Henry Blodgett Says Yes Indeed Goldman Clients are Muppets
Henry Blodgett interviewed William Cohan, author of Money and Power: How Goldman Sachs Came to Rule the World, regarding the uproar over Goldman Sachs exec Greg Smith’s departure letter.
Cohan questioned Smith’s motives for writing the letter; whether he was disgruntled over not getting promoted, just a frustrated banker like most, etc.
Cohan then defended Goldman as a public company that has to report quarterly earnings and is in the business to make money. As a private partnership they could be more long-term oriented.
Cohan questioned why Greg Smith was waking up to this now after “feeding off the trough for 12 years,” as many have.
Cohan said the incredible thing was that it was in the paper (N.Y. Times) at all. The “omerta” at Goldman Sachs is that you don’t do things like this.
Blodgett asked Cohan if other firms will attempt to capitalize on Goldman’s woes, to which he replied they would, of course, but believed it would blow over. Nothing will change as politicians in Washington will continue to go over to Goldman.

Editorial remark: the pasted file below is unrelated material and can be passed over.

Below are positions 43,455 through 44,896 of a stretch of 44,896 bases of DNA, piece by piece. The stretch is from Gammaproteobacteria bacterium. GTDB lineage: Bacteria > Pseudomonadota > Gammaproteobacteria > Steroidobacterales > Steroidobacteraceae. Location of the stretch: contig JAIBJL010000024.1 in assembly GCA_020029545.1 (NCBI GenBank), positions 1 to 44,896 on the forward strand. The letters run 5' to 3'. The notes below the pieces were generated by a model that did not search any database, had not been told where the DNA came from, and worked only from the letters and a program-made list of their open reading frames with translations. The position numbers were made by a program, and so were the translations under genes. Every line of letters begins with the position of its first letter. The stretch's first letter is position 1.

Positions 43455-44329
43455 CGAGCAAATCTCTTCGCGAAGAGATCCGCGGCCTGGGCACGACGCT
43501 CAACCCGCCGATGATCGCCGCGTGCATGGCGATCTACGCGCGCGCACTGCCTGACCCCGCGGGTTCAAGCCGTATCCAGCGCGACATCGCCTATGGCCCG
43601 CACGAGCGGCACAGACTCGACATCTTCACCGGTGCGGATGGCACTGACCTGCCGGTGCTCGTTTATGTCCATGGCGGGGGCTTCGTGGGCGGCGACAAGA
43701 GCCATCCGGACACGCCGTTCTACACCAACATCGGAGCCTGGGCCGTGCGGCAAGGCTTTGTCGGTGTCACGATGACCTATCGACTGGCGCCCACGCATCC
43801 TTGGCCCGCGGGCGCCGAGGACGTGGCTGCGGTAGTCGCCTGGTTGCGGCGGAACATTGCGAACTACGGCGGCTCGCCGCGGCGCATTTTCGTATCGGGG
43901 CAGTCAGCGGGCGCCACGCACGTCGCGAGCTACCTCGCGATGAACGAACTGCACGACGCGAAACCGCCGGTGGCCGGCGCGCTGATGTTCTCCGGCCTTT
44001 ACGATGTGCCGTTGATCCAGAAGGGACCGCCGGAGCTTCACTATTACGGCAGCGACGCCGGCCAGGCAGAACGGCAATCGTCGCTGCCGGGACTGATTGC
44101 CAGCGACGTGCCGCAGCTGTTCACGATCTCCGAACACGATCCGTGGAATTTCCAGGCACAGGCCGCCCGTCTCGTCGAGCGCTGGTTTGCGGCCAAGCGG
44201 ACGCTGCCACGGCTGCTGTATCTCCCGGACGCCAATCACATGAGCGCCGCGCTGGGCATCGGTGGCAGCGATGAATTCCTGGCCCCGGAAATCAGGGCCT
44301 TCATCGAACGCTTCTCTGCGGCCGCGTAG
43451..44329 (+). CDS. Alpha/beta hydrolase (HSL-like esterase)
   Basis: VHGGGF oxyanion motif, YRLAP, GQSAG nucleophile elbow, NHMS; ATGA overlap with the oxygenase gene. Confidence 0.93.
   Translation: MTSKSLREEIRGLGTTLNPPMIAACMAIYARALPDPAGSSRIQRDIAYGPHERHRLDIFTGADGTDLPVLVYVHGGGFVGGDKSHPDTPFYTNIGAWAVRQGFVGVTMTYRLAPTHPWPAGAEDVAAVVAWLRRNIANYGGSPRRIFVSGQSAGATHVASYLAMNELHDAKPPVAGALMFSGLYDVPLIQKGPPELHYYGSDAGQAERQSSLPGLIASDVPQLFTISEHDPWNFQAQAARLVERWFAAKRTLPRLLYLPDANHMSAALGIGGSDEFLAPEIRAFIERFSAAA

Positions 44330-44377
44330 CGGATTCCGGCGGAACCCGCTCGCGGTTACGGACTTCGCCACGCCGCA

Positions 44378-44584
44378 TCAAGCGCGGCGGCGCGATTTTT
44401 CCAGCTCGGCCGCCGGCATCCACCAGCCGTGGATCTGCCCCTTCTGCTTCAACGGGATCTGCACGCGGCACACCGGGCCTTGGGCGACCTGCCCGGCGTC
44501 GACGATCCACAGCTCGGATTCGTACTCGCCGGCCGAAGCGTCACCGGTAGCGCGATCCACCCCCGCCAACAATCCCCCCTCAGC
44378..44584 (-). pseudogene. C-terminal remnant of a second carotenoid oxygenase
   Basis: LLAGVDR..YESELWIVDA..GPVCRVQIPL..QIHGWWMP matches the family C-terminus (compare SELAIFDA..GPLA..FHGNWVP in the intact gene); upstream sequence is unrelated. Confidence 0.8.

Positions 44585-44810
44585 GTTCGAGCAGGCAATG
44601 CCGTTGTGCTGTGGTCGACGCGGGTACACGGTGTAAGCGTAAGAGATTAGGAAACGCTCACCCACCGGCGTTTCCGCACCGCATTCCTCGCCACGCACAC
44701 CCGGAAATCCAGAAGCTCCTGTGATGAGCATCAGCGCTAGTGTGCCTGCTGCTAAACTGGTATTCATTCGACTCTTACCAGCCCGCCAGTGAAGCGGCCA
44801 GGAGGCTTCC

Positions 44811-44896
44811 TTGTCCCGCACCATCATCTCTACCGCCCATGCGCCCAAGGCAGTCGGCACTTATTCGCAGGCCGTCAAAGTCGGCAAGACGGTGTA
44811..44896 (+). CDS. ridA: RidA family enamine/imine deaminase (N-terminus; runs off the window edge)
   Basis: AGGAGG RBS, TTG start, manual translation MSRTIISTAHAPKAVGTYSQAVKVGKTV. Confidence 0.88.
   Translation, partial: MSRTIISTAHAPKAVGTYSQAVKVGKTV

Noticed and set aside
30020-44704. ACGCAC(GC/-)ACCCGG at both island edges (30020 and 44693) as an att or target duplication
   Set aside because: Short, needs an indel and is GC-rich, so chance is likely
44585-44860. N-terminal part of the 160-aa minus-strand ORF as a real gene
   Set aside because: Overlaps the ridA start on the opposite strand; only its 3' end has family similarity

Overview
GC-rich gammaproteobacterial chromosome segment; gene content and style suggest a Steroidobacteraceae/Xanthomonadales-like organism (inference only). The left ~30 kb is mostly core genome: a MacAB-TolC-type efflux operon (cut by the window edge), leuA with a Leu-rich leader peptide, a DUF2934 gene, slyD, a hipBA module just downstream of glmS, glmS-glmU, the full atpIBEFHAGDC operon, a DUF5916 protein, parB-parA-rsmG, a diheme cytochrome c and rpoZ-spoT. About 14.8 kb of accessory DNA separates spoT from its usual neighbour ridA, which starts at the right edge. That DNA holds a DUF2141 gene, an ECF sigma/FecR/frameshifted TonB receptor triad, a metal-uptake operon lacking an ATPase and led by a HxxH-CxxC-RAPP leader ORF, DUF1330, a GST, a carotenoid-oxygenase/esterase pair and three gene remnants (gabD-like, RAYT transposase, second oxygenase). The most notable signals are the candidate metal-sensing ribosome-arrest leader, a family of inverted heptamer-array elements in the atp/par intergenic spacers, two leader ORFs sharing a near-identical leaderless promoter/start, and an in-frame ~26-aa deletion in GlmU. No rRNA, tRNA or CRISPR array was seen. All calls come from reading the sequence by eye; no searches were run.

Blodgett asked Cohan if he believed Goldman clients were Muppets as Smith asserted in his letter. Cohan said he didn’t know what a muppet is and if it meant “idiot,” he said the clients weren’t idiots. Cohan added that Smith was working with very sophisticated derivatives and there are no idiots in that game. Clients go to Goldman to “pawn off some risk” and sometimes it works out and sometimes it doesn’t.
The conversation continued with Cohan and Blodgett discussing the culture at Goldman Sachs and the surprising lack of change despite the financial crisis.
Blodgett followed this discussion with a column where he expresses his belief Goldman’s clients are indeed muppets, or idiots. In fact anyone who invests in an actively managed mutual fund can be considered an idiot given their track records compared to passive index funds, according to Blodgett.